Trump’s Budget Breaks His Promise To Lower Prescription Drug Prices
February 17, 2020
Trump promised to lower prescription drug costs. Instead, Trump failed to offer any plan to lower prescription drug prices in his budget as costs continue to skyrocket.
Trump’s budget fails to offer an actual plan to lower prescription drug prices that continue to skyrocket.
Modern Healthcare: “Trump budget punts on healthcare reform, drug pricing policy”
GoodRx.com: “So far in 2020: 639 drugs have increased by an average of 6%. 619 brand drugs have increased by an average of 5.2%. 20 generic drugs have increased by an average of 29.4%.”
Americans across the country continue to struggle to get the lifesaving medication they need.
“The fact that I have to worry about if I’m going to get my insulin for next month and if my parents are going to be able to afford it is a huge stressor because it’s life or death for me.” – 19-year-old diabetic
“It is insulin or death. There’s no other treatment for Type 1 [diabetes]. There’s nothing you can do. If it’s $1,000, I’m going to pay $1,000, because I have to. There’s no other choice for me.” – New Hampshire diabetic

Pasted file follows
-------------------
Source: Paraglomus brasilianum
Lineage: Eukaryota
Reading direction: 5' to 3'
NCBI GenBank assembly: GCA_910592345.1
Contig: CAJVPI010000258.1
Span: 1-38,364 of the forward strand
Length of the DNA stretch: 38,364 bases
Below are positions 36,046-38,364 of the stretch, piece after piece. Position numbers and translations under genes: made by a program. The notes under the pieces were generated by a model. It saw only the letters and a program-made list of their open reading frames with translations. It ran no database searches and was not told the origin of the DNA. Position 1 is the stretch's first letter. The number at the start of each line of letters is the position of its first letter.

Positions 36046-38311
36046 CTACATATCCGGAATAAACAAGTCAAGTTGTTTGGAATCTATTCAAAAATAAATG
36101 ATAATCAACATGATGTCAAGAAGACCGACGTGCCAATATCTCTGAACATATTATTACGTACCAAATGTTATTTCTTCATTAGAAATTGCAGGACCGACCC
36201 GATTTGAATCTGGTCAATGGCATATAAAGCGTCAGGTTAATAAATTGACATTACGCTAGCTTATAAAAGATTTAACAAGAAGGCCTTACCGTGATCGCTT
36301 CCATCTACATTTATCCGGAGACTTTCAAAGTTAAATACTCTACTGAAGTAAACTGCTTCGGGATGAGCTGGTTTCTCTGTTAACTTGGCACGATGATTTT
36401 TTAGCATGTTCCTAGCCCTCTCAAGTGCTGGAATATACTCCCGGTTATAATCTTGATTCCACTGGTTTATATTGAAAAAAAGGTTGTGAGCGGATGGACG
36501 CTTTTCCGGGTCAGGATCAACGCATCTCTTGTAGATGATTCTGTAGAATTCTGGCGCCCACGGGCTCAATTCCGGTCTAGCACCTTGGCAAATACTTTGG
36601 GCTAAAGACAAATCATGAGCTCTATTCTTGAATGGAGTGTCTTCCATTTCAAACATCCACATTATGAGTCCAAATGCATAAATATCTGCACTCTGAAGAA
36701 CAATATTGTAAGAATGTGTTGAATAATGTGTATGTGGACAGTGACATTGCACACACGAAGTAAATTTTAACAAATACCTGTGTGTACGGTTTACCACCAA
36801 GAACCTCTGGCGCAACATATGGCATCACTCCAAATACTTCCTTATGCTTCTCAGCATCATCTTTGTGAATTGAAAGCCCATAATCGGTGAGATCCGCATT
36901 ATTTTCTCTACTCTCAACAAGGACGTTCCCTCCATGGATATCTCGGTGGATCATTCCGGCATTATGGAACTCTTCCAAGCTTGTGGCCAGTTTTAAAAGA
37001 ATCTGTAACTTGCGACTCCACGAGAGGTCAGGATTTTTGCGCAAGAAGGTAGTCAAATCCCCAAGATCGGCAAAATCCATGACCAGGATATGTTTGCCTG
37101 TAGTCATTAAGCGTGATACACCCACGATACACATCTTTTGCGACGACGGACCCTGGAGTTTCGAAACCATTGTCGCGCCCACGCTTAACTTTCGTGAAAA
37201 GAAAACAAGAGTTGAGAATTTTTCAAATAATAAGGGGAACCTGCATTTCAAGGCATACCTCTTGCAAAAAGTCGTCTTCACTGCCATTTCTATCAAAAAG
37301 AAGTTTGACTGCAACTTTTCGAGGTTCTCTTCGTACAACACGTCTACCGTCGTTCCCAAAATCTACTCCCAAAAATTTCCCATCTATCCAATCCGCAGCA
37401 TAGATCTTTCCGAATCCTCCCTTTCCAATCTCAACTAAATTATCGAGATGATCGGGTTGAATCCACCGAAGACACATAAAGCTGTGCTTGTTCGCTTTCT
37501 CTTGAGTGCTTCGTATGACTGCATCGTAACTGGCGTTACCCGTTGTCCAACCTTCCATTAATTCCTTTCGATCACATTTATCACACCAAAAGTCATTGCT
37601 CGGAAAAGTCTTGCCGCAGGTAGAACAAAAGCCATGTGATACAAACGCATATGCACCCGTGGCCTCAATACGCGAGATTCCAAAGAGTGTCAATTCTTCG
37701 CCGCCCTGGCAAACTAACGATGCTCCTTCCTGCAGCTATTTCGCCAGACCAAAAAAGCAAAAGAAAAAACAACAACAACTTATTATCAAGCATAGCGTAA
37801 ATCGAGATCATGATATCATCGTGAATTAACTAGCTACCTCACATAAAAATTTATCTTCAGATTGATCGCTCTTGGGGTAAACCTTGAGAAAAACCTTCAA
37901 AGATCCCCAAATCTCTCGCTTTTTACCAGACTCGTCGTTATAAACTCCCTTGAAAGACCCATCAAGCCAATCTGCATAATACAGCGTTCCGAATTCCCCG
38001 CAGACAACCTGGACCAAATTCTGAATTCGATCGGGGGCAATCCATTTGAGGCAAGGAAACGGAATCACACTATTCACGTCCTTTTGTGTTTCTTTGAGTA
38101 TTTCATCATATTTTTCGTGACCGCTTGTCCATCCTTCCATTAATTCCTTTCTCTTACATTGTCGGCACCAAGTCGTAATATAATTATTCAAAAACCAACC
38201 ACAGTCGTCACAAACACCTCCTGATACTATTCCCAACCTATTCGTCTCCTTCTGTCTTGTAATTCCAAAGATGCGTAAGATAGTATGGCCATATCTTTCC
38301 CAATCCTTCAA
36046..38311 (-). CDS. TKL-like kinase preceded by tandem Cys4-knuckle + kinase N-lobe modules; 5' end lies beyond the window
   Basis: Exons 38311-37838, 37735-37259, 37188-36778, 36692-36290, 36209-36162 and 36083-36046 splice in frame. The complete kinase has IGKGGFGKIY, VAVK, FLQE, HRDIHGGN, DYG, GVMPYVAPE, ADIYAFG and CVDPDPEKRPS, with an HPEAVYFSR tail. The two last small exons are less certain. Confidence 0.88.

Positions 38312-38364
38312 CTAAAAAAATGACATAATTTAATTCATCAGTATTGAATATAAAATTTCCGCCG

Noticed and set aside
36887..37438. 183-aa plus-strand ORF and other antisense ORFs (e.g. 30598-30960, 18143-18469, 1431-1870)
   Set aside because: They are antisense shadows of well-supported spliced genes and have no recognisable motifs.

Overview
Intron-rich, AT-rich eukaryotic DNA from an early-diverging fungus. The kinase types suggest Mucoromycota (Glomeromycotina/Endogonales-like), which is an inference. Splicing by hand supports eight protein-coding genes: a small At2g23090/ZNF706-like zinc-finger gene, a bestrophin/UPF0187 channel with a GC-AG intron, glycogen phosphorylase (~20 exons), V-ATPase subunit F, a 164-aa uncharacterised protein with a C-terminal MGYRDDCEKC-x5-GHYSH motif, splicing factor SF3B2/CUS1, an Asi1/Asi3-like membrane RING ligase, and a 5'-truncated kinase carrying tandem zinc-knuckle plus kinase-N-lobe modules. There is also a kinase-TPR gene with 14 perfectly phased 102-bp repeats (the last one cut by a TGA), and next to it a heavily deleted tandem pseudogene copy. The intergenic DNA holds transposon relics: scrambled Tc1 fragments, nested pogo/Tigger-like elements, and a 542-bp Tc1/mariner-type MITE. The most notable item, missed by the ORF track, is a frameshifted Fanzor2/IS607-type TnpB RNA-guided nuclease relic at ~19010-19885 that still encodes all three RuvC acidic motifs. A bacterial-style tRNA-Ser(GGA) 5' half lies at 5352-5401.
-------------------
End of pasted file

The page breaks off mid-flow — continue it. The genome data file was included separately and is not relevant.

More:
“We had to make the decision to pull him off life support. So he died June 15 because he could not afford his insulin.” – Mother of a diabetic
“I feel Big Pharma has been robbing the American people for years, and they continue to increase the cost of prescriptions.” – Minnesota diabetic
“I’m constantly like, ‘Okay, well, I can pay my gas and electric bill a little bit late. Then I can pay the clinic, and I’ll catch up with them later. Then I’ll take some of my meager savings and I’ll put it toward this. Then maybe if I ask my mom for $20, she’ll give it to me. It just always feels like I’m playing catch-up to get there. I’m on a hamster wheel of trying to figure out how to pay this price.’ It just never ends.” – California patient
“Now three months after my infusions, I am symptomatic again. My blood work shows my iron levels are rapidly decreasing and I will need more injections. Unfortunately, that is not an option. We can’t even pay for the infusions that I already had. So future infusions are out of the question.” – Pennsylvania resident